posted on 3/2007 By:
There’s been a lot of buzz circling this band, and even I got a bit caught up in the excitement. Considering Abigail Williams was originally formed from the ashes of the famed US death metal darlings Vehemence, a personal contemporary favorite of mine, expectations are understandably high. Add to that an opening slot for the US return of black metal Gods Emperor at the House of Blues in Los Angeles, along with an invitation to tour with black metal veterans Dark Funeral and Enslaved and there’s got to be some element of greatness here, right? Right? Not exactly. Despite their overwhelming publicity and success, I found Legend to be an overwhelming disappointment.
“From the Buried Heart” kicks off the album in a flurry of trite and predictable Americanized melodeath that amounts to sounding like little more than The Black Dahlia Murder with a bit of keyboards, and some fairly unconvincing chorus featuring clean vocals. “Like Carrion Birds” starts off like a less inspired version of The Funeral Pyre without the adventurous elements. Predominately speaking, Abigail Williams sticks to playing it safe without ever deviating much from all the expected clichés (The Cradle of Filth meets watered down American NWSDM ala Darkest Hour is painfully obvious), and is in no way what I would call subtle. Inconsistency of quality is the order of the day. By the time “The Conqueror Wyrm” rolls around, they start to focus more on the symphonic black metal aspects of their sound, but the change isn’t really complete until the Emperor inspired “Watchtower” and Naglfar/Dark Funeral-esque musings of “Procession of the Aeons” demarcate the most interesting moments of Legend by far, albeit I’d be hard pressed to point to any moment of the album that hasn’t been done better by their far too obvious range of influences.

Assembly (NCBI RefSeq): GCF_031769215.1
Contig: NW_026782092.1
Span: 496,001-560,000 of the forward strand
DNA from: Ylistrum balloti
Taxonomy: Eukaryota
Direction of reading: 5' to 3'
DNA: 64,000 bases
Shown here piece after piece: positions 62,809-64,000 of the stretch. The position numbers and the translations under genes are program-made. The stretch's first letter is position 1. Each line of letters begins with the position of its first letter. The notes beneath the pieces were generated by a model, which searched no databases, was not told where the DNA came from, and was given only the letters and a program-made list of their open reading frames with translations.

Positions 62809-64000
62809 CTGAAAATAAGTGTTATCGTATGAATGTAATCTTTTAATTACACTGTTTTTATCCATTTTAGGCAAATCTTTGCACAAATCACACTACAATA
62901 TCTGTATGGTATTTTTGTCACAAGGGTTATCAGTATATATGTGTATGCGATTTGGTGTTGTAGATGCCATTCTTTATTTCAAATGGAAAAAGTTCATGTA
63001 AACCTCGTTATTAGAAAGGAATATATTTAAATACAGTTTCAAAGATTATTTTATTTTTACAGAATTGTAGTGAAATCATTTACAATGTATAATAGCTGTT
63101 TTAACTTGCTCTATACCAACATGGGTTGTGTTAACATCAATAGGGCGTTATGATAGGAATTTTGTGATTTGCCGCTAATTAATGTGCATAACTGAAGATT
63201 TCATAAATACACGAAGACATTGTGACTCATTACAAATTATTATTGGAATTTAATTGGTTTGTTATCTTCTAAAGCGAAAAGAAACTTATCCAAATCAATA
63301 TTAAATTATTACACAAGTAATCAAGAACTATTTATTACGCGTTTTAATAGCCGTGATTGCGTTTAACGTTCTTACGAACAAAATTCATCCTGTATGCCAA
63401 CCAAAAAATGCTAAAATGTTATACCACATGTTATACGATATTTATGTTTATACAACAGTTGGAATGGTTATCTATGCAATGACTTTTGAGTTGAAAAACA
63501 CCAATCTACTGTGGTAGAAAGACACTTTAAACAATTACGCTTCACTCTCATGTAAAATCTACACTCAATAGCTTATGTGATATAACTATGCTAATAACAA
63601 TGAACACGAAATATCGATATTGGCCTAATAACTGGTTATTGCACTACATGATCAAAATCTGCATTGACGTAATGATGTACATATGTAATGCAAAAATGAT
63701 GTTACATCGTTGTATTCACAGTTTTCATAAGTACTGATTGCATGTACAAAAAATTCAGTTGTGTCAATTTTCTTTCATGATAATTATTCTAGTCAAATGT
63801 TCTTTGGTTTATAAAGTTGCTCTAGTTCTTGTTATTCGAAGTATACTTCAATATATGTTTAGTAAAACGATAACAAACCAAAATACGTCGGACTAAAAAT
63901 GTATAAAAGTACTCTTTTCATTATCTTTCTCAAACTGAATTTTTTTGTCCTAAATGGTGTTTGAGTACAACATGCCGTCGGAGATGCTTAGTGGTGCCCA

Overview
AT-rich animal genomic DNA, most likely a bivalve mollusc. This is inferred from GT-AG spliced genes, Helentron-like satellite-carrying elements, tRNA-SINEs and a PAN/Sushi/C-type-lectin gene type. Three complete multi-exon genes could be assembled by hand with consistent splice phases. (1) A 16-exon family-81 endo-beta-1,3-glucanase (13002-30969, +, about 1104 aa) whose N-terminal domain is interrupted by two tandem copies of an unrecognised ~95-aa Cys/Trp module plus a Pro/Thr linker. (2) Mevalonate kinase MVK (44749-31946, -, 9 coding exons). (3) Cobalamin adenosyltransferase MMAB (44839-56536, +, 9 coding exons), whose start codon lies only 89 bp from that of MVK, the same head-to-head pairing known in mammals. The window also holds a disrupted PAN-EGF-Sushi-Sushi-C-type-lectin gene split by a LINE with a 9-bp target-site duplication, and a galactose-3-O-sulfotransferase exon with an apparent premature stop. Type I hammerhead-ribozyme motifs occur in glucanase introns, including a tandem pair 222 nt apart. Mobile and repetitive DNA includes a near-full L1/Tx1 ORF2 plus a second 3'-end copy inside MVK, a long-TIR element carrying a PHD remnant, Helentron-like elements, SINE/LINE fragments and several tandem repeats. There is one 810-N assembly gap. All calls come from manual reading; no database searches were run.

I found Ashley Jurgenmeyer’s keyboard work to be extremely obnoxious, not because she has a propensity to be overwhelming or anything to that effect, but because her parts are, frankly speaking, some of the blandest, most uninteresting generic work I’ve heard to date. Most of the keyboard parts seems like an over-extravagant afterthought that while mildly complementary, hardly adds anything of interest to the larger picture of Abigail Williams' sound. I’ve never been that impressed with Zach Gibson (ex-The Black Dahlia Murder), he may be able to get the job done well enough, but his playing has never been anything close to what I would call standout. However, to their credit, Bjorn Dannov’s (ex-Vehemence) leadwork is extremely well executed, and by far the most inspiring and engaging aspect of Legend, even if the rhythmwork on the album is, as is becoming the trademark of Abigail Williams, horrifyingly generic. Even if it’s not the most evocatively original style, vocalist Ken Sorceron does have a pretty forceful set of pipes on him, but fancy solos and a furious vocalist aren’t enough to make an album successful.
Inevitably I’m going to step on someone’s toes writing this review, and as sure as the sun comes up every morning, most people are going to chalk my opinions up to being little more than those of an opinionated elitist who has his head shoved too far up his own kvlt ass to appreciate good music for what it is. Unsurprisingly, at least from my perspective, a good many people are going to absolutely adore this album. Some will laud this band's greatness and gripe about how no one is giving them the proper respect they deserve, but I cannot see eye to eye on this one. I can completely understand why-- this is an extremely accessible and very catchy album. Dare I go as far as saying the epitome of commercialized extreme metal? If this is your type of thing then great, but I personally can't find anything of any particular merit to prove that Legend is anymore than pure hype.
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